How to Become an ASPCA Officer: Education and Career Roadmap

Oct 29, 2019

Learn how to become an American Society for the Prevention of Cruelty to Animals (ASPCA) officer. Research the ASPCA job descriptions and the education requirements to find out how to start a career helping animals and protecting animal rights.

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Should I Become an ASPCA Officer?

American Society for the Prevention of Cruelty to Animals (ASPCA) officers, also known as humane law enforcement (HLE) officers or ASPCA agents, perform duties that ensure the overall welfare and safety of animals. In many locations, ASPCA and HLE officers have similar powers to police, allowing them to investigate cases of animal cruelty, arrest suspects for violation of cruelty laws, report on crimes related to animals, and testify in court. These professionals should have a thorough understanding of current laws related to animals.

Working with animals can be very rewarding, especially to avid animal lovers. However, there are pitfalls to working as an ASPCA officer, including having to witness abuse and neglect inflicted on animals, working at all hours, and possibly being injured by frightened, confused, or aggressive animals.

Requirements for ASPCA Careers

Degree Level Varies based on state and agency
Degree Field Not specific; courses in criminology and animal sciences are helpful
Certification Required in some states
Experience Prior experience requirements can vary by agency; experience working with animals or in a law enforcement position may be helpful
Key Skills Knowledge of animal control regulations and laws; patience and coordination; being comfortable working with animals, as well as skills in critical thinking, active listening, problem solving, decision making and service orientation skills
Average Salary (2018)* $38,490 (for animal control workers)

Source: *U.S. Bureau of Labor Statistics (BLS)

How to Work for the ASPCA

Step 1: Gain Experience

Many ASPCA or HLE officers gain experience by working or volunteering in animal shelters, veterinary clinics, or law enforcement agencies. To obtain these positions, prospective volunteers typically fill out an application and attend an orientation session. Some groups or agencies may also require an interview and criminal history search or fingerprinting. Once selected as a volunteer, the individual may be required to complete training sessions to learn animal behavior, safe handling techniques, and proper feeding procedures.

Success Tip: Study Animal Behavior

Paying close attention to the way animals behave in certain situations can give prospective officers experience needed to predict behavior and become comfortable working with animals. Those interested in studying this further may consider pursuing a Bachelor of Science in Animal Behavior, or even graduate programs in animal behavior.

Step 2: Complete Officer Training

Specific education requirements and training for ASPCA officers depend on the state in which one chooses to work. Coursework in animal science, criminal justice, and criminology may be beneficial. Additionally, previous experience as a park ranger, police officer, or peace officer is helpful. Although most candidates are not required to graduate from the police academy, New York ASPCA officers are required to prove eligibility for New York peace officer certification. Note that those holding the specific title of ASPCA officer are only employed within the state of New York.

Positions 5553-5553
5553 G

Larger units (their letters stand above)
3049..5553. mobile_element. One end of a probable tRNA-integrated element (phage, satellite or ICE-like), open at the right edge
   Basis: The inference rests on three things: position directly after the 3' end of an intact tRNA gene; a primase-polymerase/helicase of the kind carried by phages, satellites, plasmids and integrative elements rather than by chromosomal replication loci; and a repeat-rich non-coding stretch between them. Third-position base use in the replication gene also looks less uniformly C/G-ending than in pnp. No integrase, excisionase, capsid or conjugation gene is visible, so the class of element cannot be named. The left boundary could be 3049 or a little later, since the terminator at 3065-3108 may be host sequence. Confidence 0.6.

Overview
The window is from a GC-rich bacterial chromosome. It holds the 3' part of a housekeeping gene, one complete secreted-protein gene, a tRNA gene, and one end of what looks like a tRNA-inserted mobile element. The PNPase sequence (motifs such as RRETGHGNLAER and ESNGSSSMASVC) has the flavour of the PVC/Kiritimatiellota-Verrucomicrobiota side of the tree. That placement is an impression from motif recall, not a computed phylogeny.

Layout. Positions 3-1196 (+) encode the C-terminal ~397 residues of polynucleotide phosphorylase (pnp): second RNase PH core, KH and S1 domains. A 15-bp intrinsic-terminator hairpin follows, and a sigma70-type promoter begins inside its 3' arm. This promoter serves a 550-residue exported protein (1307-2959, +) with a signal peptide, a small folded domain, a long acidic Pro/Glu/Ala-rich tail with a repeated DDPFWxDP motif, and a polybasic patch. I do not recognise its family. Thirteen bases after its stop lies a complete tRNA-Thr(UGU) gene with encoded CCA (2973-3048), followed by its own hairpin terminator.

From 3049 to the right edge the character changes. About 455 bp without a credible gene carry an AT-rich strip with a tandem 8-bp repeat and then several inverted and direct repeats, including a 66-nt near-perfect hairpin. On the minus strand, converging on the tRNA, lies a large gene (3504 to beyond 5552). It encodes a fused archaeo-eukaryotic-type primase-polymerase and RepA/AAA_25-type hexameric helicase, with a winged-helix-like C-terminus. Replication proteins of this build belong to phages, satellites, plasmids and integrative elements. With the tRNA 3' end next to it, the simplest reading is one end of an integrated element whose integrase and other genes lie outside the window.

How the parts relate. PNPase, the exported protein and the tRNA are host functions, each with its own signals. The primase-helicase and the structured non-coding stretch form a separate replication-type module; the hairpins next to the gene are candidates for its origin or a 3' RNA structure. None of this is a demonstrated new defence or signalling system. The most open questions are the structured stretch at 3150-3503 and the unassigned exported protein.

Success Tip: Contact State Animal Organizations

Some states have specific training or career placement programs. These organizations provide information on required training and available positions. Prospective officers in the state of New York can contact the ASPCA Humane Law Enforcement Division directly.

Step 3: Obtain Peace Officer Certification

ASPCA HLE agents in New York must receive New York State peace officer certification. This requires completing training approved by New York's Office of Public Safety. Other states and animal welfare agencies may have different requirements, such as meeting law enforcement training or required courses.

Success Tip: Determine Eligibility

In order to be a successful ASPCA officer, you should determine your training or certification eligibility. Peace officer and training requirements may vary by state. It can be beneficial to check with the state or local law enforcement agency for specific information.

Step 4: Obtain an ASPCA Job

Animal welfare groups and agencies, such as the National Control Association, offer job boards for related positions. Prospective candidates may need to submit a resume and cover letter to the agency for review. When hiring a new HLE or animal control worker, some animal welfare agencies prefer to hire volunteers or workers with the requisite experience.

Success Tip: Be Competitive

Because working as an ASPCA officer or in a related position is prestigious and desirable to many candidates, it's important to have the skills, experience, and training needed to stand out among other applicants.

Step 5: Advance in the Field

There are opportunities to advance as an HLE or ASPCA officer. One such upper level position would be Senior Manager of the Animal Crimes Division. An upper level position as an animal cruelty officer may require additional education, such as a bachelor's degree, as well as several years of experience.

ASCPA officers are involved in investigations of animal cruelty and crimes related to animals. They should have completed some coursework in animal science and criminology and should have relevant experience, including working in veterinary clinics, animal shelters, or law enforcement agencies.

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